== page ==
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Jasmine Goldband / The Incline

10 pictures of Pittsburgh’s first cat cafe, home of coffee and all the snuggles

Colony opens Thursday. Meow.

Updated, 5:58 p.m.

Pittsburgh’s first cat cafe, Colony, opens Thursday.

What do you do at this Strip District cat cafe, you ask? Drink wine. Drink coffee. Pay $8 to visit a loft where you can snuggle cats that are available for adoption.

Yes. This is real.

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JASMINE GOLDBAND / THE INCLINE

During the day, you can visit a coffee bar on the first floor, which has a full menu with daily lunch specials, soup and sandwich melts. After 4:30 p.m., candles are lit, and the ambiance shifts to a full-service wine bar with servers.

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JASMINE GOLDBAND / THE INCLINE

Photographs of famous people posing with their favorite felines decorate a downstairs wall.

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JASMINE GOLDBAND / THE INCLINE

Stairs take you to the glass-enclosed cat loft. You have to sign a waiver and pay $8 per hour to get up there. Colony, 1125 Penn Ave., encourages online reservations, as only ten people are allowed in the loft at a time. It’s open Tuesday through Saturday.

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JASMINE GOLDBAND / THE INCLINE

The cat loft is home to 10 adoptable cats from Animal Friends. They are spayed/neutered, microchipped and have all of their shots.

“We think of ourselves as a permanent foster home,” Colony Cafe co-owner Erik Hendrickson said. “They can live here as long as we’re here.”

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JASMINE GOLDBAND / THE INCLINE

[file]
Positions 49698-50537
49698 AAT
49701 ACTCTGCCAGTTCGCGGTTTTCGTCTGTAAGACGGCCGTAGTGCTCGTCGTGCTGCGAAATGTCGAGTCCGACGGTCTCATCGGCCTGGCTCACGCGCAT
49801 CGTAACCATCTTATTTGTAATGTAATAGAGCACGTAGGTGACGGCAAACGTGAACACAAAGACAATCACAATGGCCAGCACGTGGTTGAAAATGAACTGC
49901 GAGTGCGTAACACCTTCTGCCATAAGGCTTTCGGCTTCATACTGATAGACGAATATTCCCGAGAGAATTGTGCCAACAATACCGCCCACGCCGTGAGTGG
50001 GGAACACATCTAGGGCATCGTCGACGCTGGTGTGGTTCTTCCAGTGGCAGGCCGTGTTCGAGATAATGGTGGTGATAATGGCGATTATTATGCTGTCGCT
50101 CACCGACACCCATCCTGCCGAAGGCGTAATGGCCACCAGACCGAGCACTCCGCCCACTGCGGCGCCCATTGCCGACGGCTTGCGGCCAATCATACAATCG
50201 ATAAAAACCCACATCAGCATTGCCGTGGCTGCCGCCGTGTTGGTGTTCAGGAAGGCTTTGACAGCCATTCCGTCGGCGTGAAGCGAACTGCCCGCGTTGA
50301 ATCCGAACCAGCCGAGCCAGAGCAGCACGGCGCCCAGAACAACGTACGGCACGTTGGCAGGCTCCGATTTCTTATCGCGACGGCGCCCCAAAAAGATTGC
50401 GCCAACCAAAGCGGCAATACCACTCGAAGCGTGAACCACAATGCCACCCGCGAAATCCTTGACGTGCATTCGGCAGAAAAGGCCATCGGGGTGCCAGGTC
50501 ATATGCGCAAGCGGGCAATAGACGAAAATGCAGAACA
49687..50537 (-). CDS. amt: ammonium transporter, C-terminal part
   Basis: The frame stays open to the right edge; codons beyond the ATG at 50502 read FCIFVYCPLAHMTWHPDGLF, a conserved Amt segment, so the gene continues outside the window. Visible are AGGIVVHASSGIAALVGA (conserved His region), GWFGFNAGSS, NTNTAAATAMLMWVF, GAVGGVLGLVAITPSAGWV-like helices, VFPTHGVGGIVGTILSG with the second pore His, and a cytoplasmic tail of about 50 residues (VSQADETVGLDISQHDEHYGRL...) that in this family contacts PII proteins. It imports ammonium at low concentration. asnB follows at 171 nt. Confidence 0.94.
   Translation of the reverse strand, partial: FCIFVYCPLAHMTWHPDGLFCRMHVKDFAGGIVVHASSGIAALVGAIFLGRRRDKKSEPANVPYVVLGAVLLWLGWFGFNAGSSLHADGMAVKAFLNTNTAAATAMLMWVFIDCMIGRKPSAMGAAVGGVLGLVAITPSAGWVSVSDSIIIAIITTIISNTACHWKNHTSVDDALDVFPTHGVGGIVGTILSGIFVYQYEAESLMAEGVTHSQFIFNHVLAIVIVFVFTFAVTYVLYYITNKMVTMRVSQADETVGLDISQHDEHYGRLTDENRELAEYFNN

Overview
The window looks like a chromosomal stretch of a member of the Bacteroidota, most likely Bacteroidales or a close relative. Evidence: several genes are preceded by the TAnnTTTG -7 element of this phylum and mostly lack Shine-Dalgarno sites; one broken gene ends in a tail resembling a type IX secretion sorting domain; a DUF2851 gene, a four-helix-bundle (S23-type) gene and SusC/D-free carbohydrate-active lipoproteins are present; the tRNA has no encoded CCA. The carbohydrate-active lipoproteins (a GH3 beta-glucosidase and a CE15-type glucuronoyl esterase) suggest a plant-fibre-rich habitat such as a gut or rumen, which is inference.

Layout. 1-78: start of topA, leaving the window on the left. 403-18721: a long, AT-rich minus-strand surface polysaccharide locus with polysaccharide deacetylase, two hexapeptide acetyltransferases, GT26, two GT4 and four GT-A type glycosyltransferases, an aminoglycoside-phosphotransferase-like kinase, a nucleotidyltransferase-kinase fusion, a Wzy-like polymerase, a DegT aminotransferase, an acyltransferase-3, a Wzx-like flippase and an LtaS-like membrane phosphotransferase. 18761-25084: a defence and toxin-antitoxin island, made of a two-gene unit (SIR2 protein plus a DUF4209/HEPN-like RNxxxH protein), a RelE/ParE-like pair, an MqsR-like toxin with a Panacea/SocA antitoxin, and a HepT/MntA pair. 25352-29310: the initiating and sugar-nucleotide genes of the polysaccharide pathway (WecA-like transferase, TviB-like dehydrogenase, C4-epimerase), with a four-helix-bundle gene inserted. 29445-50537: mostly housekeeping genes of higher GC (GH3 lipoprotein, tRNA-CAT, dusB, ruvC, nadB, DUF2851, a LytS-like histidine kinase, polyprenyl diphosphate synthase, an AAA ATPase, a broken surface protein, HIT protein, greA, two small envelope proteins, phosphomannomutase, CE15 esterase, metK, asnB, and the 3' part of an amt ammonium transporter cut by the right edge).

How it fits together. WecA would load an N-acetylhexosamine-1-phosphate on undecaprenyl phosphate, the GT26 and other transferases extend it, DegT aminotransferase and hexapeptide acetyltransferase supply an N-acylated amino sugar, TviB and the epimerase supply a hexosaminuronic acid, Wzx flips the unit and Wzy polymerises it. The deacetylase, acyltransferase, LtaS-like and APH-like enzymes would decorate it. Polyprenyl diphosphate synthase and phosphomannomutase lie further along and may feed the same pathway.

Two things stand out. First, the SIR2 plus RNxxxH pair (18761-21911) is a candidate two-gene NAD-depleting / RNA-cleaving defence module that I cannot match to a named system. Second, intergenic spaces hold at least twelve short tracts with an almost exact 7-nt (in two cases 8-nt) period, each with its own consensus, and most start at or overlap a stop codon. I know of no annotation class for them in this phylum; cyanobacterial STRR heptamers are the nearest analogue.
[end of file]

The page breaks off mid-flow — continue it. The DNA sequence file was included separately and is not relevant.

Animal Friends will continue fostering adoptable cats with the Colony Cafe when others find new homes.

“This is a nice environment to meet and socialize with a cat before adoption,” Erik Hendrickson said.

Zinfandel has a new home.

Meet Zinfandel.

JASMINE GOLDBAND / THE INCLINE

A cat loft manager (with experience as a veterinary technician) oversees the loft. If customers want food or drinks while they visit with cats, the cat loft manager will serve you with disposable paper plates and cups. Customers can’t bring food or drink from the downstairs cafe up to the loft and vice-versa.

And, no, the cats aren’t actually allowed in the cafe area. But you can see them from below, like here, where cafe co-owner Sue Hendrickson plays with one of the adoptable cats.

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JASMINE GOLDBAND / THE INCLINE
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Merlot, left, and Zinfandel.

JASMINE GOLDBAND / THE INCLINE

“We offer people a nice way to destress during your day. Studies show petting a cat can reduce your heart rate.” Erik Hendrickson said.

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Go hang out with Asti.

JASMINE GOLDBAND / THE INCLINE

The cats even have a special entrance and exit to their litter box area.

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Latte needed some privacy.

JASMINE GOLDBAND / THE INCLINE
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